Abstract: Critical lattice models are believed to converge to a free field in the scaling limit, at or above their critical dimension.  This has been (partially) established for Ising and Phi^4 models for d \geq 4. We describe a simple spin model from uniform spanning forests in $\Z^d$ whose critical dimension is 4 and prove that the scaling limit is the bi-Laplacian Gaussian field for $d\ge 4$. At dimension 4, there is a logarithmic correction for the spin-spin correlation and the bi-Laplacian Gaussian field is a log correlated field. The proof also improves the known mean field picture of LERW in d=4, by showing that the renormalized escape probability (and arm events) of 4D LERW converge to some “continuum escaping probability”. Based on joint works with Greg Lawler and Xin Sun.

Oct 25, 2016, at 4:15 pm, Room 5417                                                                                              Speaker:  Philip Matchett Wood, University of Wisconsin, Madison                                                       Title: Low-degree factors of random polynomials

Abstract: We study the probability that a monic polynomial with integer coefficients has a low-degree factor over the integers. It is known that certain models are very likely to produce random polynomials that are irreducible, and our project can be viewed as part of a general program of testing whether this is a universal behavior exhibited by many random polynomial models. Interestingly, though the question comes from algebra and number theory, we primarily use tools from combinatorics, including additive combinatorics, and probability theory. We prove for a variety of models that it is very unlikely for a random polynomial with integer coefficients to have a low-degree factor—suggesting that this is, in fact, a universal behavior.  For example, we show that the characteristic polynomial of random matrix with independent +1 or −1 entries is very unlikely to have a factor of degree up to $n^{1/2-\epsilon}$.  The talk will discuss joint work with Sean O’Rourke and also joint work with Christian Borst, Evan Boyd, Claire Brekken, Samantha Solberg, and Melanie Matchett Wood.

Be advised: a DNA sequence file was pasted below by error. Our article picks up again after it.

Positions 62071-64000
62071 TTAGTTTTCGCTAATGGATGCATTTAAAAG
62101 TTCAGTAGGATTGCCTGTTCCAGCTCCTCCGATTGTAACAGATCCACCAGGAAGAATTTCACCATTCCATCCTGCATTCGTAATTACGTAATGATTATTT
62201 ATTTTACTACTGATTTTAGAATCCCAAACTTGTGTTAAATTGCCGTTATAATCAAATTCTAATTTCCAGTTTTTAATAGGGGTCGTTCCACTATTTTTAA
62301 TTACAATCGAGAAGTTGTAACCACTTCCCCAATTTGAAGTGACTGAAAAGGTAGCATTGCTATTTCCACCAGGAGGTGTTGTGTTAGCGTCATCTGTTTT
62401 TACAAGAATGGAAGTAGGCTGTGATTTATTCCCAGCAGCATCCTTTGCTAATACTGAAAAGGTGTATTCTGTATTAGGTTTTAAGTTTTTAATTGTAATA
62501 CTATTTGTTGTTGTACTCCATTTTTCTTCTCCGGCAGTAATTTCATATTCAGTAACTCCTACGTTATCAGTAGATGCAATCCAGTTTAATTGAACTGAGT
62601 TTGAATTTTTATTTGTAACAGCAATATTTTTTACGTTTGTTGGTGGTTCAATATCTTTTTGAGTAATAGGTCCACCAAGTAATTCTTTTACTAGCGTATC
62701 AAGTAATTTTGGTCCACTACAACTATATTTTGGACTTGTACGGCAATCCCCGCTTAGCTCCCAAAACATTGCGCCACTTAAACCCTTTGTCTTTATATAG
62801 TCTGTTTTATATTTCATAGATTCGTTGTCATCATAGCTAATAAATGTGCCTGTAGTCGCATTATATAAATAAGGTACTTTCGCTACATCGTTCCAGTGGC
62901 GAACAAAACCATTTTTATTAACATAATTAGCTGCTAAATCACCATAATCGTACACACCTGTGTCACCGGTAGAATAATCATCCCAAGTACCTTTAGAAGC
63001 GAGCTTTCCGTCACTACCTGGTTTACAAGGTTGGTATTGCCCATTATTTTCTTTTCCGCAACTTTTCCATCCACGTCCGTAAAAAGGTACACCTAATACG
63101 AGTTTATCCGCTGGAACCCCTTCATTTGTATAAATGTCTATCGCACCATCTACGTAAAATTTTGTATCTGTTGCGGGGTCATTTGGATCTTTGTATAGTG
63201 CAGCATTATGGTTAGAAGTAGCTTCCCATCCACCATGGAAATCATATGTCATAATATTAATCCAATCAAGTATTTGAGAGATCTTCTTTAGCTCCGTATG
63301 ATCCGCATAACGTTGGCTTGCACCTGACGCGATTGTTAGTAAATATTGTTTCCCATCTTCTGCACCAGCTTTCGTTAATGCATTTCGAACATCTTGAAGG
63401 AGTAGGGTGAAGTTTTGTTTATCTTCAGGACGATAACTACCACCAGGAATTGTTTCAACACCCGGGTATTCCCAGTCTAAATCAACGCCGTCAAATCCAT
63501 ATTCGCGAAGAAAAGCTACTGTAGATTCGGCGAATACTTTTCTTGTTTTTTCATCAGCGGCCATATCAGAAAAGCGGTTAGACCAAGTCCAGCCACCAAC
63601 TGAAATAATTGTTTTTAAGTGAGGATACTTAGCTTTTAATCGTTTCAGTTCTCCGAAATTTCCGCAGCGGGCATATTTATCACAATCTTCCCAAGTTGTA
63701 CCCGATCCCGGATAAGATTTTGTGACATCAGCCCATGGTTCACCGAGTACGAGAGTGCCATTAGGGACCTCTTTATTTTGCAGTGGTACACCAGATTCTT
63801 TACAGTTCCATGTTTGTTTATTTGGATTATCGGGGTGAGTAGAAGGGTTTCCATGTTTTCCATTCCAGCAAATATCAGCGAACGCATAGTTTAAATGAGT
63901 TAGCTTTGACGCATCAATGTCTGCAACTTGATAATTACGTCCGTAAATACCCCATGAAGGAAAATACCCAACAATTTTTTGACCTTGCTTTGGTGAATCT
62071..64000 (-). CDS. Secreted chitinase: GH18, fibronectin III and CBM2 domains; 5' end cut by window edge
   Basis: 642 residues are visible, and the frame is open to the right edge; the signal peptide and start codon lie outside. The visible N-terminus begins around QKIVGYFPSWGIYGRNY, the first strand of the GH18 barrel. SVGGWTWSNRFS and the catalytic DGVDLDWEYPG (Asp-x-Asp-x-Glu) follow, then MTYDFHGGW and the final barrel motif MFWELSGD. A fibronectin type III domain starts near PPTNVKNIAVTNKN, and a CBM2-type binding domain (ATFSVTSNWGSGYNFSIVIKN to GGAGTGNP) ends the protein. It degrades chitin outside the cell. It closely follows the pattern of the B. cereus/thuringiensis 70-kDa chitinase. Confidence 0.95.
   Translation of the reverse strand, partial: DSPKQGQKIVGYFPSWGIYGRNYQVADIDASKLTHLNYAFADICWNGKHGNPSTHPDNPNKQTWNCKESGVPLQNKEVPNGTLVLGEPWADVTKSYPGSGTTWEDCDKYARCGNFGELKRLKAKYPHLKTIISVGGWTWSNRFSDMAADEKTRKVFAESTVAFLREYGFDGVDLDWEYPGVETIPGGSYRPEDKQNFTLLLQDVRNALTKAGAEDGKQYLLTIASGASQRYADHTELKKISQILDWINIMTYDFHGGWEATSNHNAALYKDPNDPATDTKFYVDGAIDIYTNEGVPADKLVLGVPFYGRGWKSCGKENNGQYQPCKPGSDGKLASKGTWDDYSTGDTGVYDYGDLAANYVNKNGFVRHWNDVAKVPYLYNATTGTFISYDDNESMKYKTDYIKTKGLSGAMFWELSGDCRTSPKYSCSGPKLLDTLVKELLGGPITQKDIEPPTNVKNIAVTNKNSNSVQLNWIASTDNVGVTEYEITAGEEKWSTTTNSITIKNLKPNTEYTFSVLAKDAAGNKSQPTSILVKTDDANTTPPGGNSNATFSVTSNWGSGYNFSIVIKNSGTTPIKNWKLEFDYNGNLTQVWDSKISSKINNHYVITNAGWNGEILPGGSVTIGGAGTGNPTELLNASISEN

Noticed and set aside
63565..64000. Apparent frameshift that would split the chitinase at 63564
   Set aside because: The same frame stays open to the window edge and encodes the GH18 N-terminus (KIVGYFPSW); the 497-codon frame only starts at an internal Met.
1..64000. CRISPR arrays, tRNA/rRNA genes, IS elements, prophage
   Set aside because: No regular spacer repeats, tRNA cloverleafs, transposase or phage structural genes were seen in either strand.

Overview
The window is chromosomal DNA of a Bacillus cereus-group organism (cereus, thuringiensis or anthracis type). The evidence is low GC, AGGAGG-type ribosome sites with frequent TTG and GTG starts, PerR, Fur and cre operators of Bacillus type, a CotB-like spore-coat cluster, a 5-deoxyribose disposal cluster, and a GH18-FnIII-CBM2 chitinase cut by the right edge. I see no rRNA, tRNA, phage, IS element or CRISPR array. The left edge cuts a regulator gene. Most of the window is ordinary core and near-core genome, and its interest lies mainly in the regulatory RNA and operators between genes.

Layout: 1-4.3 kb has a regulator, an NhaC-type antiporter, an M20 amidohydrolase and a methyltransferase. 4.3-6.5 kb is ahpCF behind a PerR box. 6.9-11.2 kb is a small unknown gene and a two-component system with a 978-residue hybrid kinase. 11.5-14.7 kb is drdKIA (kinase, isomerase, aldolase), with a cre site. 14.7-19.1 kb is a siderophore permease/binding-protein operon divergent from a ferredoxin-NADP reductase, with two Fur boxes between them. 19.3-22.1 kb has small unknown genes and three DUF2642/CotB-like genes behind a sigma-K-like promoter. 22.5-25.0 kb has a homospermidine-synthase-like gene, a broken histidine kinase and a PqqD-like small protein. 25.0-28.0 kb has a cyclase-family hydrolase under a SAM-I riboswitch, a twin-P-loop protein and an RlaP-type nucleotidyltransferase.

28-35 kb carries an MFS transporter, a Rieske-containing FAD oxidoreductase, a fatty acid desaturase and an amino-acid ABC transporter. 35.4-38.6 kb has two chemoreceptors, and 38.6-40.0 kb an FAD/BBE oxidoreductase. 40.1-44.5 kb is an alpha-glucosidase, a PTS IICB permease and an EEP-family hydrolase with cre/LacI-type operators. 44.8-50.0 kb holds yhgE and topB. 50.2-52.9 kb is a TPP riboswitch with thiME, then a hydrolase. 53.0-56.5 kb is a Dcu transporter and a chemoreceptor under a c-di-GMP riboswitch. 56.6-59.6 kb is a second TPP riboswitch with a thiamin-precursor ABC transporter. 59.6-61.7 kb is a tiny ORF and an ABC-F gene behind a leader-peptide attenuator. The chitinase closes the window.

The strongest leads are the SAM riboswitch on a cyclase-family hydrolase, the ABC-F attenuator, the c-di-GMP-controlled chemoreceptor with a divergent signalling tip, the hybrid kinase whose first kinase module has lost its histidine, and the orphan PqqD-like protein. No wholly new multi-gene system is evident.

Nov 1, 2016, at 4:15pm, Room 5417
Speaker: Jonathon Peterson, Purdue University                                                                                         Title: Oscillations of quenched slowdown asymptotics for ballistic one-dimensional random walk in a random environment

Abstract: For one-dimensional random walks in a random environment with positive limiting speed $v_0>0$ and with environments having both local drifts to the right and to the left, it is known that the large deviation probabilities of moving at a speed $v$ in $(0,v_0)$ which is slower than the typical speed decays slower than exponentially fast. In this talk I will consider precise asymptotics of these slowdown probabilities under the quenched measure. We will show that these quenched probabilities decay like $e^{-C_n(\omega) n^{-\gamma}}$ for some fixed $\gamma \in (0,1)$ and for some environment-dependent sequence $C_n(omega)$ which oscillates between $0$ and $\infty$. This confirms a conjecture of Gantert and Zeitouni. This talk is based on joint work with Sung Won Ahn.

Nov 8, 2016, at 4:15pm, Room 5417